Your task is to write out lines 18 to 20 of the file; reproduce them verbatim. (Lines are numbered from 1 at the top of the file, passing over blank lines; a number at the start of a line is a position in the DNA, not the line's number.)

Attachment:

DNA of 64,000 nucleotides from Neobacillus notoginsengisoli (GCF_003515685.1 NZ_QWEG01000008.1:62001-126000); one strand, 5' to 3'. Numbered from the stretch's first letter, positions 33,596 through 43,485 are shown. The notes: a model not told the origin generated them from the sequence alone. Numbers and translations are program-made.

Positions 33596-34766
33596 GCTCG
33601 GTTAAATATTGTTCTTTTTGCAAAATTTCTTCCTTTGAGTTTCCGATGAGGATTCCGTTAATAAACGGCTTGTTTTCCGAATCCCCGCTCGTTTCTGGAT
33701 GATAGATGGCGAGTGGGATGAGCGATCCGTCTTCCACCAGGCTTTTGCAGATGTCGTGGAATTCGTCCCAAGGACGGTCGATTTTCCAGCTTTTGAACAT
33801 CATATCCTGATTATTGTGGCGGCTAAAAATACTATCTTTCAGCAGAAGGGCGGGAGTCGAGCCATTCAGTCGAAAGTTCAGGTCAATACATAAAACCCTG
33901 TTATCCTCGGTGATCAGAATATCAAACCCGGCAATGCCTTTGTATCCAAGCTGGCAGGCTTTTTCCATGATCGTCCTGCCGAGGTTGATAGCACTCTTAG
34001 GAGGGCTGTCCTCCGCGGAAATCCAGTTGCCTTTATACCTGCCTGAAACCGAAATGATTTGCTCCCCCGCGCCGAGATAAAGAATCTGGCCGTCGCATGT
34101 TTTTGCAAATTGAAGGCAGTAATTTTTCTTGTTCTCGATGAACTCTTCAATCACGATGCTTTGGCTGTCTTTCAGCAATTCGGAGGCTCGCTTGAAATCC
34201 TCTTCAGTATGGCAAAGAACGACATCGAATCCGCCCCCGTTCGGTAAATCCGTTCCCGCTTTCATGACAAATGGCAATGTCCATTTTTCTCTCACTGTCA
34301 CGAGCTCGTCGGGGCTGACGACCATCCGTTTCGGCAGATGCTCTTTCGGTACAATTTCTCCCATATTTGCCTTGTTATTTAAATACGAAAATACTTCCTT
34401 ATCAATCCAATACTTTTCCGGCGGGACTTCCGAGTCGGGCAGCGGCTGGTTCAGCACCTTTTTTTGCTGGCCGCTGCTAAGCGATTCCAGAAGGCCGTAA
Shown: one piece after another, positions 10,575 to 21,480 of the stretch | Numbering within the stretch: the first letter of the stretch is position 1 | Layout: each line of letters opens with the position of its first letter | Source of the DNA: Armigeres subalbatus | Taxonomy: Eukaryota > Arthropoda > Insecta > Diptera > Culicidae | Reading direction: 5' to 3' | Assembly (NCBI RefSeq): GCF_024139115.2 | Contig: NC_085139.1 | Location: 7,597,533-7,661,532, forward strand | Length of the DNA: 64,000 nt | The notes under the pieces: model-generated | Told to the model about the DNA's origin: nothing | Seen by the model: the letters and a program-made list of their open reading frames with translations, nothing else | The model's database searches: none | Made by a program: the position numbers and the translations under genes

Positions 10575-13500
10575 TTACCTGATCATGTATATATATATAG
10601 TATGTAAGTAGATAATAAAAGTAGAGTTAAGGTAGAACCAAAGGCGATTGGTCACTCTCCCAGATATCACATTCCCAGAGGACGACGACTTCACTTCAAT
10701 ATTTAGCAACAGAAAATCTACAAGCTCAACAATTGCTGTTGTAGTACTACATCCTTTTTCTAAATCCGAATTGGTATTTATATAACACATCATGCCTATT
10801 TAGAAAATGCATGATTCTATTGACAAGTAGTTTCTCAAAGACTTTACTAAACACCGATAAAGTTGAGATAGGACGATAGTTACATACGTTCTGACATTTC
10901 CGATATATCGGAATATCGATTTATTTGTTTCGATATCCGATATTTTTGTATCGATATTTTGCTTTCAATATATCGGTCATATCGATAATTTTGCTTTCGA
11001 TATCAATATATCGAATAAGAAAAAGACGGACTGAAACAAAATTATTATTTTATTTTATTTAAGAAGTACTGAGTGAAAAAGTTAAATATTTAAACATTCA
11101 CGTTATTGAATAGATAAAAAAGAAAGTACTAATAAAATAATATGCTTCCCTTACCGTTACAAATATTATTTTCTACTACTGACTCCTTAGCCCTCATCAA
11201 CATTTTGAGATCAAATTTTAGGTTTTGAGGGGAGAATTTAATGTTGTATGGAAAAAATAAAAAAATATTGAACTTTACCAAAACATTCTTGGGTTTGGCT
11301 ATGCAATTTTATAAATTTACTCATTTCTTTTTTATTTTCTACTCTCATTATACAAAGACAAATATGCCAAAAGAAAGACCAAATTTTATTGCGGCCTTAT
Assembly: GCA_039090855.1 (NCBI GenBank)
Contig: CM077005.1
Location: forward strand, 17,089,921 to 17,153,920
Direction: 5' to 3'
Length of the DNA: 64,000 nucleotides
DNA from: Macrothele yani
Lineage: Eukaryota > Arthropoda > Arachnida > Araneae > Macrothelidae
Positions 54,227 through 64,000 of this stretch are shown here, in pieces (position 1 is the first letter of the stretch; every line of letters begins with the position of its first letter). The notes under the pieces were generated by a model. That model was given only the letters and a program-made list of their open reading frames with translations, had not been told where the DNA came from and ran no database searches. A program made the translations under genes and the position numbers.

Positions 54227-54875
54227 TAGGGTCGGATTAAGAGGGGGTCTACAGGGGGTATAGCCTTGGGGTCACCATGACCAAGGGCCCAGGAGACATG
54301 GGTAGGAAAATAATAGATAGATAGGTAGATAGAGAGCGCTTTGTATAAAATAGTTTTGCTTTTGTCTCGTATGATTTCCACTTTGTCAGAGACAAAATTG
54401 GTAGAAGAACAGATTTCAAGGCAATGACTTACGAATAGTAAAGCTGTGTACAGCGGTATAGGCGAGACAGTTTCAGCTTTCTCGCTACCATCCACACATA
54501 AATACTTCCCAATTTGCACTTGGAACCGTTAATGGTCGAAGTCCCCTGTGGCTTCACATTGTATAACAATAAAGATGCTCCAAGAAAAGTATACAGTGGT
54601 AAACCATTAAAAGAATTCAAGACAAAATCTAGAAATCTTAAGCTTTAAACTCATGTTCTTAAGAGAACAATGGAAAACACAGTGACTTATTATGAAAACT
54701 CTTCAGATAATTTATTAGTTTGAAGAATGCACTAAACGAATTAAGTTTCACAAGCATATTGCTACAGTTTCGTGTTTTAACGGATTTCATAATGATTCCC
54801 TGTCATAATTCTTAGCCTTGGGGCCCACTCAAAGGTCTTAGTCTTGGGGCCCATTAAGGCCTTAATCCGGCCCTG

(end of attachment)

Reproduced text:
10801 TAGAAAATGCATGATTCTATTGACAAGTAGTTTCTCAAAGACTTTACTAAACACCGATAAAGTTGAGATAGGACGATAGTTACATACGTTCTGACATTTC
10901 CGATATATCGGAATATCGATTTATTTGTTTCGATATCCGATATTTTTGTATCGATATTTTGCTTTCAATATATCGGTCATATCGATAATTTTGCTTTCGA
11001 TATCAATATATCGAATAAGAAAAAGACGGACTGAAACAAAATTATTATTTTATTTTATTTAAGAAGTACTGAGTGAAAAAGTTAAATATTTAAACATTCA